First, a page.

Old Age Is More Comfortable Than It Used to Be, Research Says
A Harvard researcher is out to prove that our end of life years could be better than expected.
Old age might not be as bad as you’ve been imagining it in your head. New research from Medicare, Harvard Medical School, and Harvard’s Applied Economics department indicates that as life expectancy increases, people have become increasingly healthier later in life.
In a Harvard report, David Cutler, a professor of Applied Economics at Harvard and a leader in this new research, explained why people may see better health in the few years before they die:
“With the exception of the year or two just before death, people are healthier than they used to be,” Cutler said. “Effectively, the period of time in which we’re in poor health is being compressed until just before the end of life. So where we used to see people who are very, very sick for the final six or seven years of their life, that’s now far less common. People are living to older ages and we are adding healthy years, not debilitated ones.”
Cutler and his colleagues have been studying data collected between 1991 and 2009 through the Medicare Current Beneficiary Survey, which includes nearly 90,000 Americans. Through this data, they have determined that the common perception of life as a rectangular entity, where we live well health-wise until we suddenly die, is not correct.
However, another common theory on life does not explain Cutler’s research either, according to Harvard’s report. The second theory, which stipulates that life may be a series of strokes, says that medical care has gotten better at saving us, so we can live longer only because we’re preventing death. This theory says that our end years will not be good, and they will be expensive, too.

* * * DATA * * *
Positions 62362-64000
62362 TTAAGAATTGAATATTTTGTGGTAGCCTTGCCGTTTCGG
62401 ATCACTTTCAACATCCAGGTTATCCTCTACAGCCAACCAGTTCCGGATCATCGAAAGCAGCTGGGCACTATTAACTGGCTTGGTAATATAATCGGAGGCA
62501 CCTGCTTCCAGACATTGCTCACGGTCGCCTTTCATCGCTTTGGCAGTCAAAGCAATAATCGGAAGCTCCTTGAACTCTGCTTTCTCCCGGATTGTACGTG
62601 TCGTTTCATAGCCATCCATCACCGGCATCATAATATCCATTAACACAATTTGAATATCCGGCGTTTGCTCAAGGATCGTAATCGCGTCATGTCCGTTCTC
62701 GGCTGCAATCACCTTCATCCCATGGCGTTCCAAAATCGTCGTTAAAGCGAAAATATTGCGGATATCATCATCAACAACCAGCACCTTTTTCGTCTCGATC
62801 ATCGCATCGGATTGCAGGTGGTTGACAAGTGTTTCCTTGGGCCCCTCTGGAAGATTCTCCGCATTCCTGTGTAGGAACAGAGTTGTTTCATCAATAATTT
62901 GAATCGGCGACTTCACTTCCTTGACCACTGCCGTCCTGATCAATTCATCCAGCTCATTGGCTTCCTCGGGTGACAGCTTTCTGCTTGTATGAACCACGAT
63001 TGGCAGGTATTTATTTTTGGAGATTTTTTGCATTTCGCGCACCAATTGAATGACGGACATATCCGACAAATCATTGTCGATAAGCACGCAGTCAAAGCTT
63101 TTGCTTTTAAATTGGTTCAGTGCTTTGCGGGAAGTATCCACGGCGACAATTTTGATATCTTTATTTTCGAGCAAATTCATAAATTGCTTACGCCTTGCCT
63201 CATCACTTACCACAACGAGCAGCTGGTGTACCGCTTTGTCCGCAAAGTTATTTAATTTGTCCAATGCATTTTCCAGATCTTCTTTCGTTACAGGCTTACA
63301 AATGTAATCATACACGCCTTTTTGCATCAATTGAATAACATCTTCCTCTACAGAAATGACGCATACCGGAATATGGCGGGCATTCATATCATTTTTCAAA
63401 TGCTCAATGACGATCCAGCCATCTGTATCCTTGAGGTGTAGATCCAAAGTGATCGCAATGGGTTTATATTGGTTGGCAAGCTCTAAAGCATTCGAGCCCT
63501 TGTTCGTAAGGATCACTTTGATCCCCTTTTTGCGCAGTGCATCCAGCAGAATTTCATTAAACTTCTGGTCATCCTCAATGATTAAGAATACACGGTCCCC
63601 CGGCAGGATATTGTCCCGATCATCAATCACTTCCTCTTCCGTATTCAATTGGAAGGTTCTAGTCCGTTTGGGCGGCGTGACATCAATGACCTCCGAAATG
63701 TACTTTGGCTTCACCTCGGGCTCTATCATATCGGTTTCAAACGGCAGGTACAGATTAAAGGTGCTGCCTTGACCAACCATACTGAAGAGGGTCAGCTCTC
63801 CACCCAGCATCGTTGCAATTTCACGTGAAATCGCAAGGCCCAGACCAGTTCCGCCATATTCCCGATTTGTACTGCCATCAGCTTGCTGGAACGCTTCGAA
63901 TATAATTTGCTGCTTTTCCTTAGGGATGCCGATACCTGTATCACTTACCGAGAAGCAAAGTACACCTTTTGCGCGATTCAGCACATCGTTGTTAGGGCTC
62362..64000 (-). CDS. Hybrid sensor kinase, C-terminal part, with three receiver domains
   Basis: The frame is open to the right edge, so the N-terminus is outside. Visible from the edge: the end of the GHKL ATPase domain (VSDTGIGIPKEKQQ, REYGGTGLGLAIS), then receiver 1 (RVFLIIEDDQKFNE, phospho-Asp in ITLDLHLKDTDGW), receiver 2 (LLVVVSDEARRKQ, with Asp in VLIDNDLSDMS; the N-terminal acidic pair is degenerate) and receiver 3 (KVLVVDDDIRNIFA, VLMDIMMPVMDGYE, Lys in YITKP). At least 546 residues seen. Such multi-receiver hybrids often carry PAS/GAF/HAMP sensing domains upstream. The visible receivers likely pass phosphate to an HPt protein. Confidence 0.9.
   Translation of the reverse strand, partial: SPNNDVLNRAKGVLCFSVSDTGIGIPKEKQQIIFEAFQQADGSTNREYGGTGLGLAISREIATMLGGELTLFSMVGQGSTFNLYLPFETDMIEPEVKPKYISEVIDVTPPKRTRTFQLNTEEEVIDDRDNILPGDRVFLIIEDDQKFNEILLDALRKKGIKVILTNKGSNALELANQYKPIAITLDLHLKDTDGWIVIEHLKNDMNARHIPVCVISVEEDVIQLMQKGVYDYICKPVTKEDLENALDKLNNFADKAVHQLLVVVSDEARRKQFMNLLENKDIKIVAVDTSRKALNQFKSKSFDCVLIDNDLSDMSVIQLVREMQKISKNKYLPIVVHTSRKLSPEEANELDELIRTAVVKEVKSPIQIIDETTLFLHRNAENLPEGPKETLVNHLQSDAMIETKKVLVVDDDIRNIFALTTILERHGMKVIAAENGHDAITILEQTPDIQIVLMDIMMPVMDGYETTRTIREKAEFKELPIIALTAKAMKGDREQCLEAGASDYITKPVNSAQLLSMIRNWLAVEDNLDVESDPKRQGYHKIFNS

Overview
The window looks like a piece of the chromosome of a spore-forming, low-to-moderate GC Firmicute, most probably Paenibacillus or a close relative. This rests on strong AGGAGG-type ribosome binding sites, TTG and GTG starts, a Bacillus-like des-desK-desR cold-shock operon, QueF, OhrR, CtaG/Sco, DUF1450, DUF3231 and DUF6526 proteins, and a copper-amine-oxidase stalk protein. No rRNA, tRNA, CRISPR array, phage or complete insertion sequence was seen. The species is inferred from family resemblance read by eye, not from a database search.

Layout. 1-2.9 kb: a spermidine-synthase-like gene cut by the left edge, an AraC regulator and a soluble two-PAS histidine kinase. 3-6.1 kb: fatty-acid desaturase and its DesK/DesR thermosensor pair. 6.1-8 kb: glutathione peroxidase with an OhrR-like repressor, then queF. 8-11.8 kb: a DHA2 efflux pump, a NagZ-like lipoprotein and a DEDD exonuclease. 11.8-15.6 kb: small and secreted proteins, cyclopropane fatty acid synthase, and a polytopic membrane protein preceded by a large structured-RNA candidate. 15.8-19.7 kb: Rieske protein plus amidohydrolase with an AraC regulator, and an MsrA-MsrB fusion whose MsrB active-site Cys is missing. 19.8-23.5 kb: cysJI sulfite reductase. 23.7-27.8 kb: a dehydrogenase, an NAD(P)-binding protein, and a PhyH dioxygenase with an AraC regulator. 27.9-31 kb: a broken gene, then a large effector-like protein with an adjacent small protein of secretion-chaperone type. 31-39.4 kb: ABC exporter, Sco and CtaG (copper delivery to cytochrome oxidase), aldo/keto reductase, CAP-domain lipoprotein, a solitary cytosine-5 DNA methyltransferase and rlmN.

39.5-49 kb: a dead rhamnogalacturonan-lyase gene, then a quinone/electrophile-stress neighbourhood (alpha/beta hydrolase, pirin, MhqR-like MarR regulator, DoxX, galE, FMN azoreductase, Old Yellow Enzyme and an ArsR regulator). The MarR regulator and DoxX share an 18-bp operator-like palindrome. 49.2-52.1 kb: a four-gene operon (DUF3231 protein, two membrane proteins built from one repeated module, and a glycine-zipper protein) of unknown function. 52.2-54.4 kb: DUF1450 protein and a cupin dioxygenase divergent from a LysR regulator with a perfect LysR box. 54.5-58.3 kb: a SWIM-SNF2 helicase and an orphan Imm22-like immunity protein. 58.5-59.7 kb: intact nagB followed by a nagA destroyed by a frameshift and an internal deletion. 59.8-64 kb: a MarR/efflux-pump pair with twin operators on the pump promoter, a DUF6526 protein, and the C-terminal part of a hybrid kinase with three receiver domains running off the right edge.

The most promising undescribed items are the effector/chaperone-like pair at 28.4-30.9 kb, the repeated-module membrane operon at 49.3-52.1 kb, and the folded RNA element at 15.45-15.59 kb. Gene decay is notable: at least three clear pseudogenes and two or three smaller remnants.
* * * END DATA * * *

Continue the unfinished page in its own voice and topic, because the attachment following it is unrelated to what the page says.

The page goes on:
Cutler’s research, which was co-sponsored by the National Institute on Aging, is good news for many Americans who fear death, and it depicts life as an ebb and flow of health concerns spread throughout the years. According to the Harvard report, some medical conditions have been proven to be less debilitating now than they used to be in Cutler’s research, a truth which can be tied to better treatment and improvements in care, but also to a number of other factors that Cutler hopes to research further.
“There seems to be a clear relationship between some conditions that are no longer as debilitating as they once were and areas of improvement in medicine,” Cutler said in the report. “The most obvious is cardiovascular disease — there are many fewer heart attacks today than there used to be, because people are now taking cholesterol-lowering drugs, and recovery is much better from heart attacks and strokes than it used to be. A person who suffered a stroke used to be totally disabled, but now many will survive and live reasonable lives. People also rebound quite well from heart attacks.”
Plus, Cutler says, people are better educated about health now, and although Alzheimer’s and Parkinson’s are still unpreventable, technology has done much to make old age more comfortable than it used to be.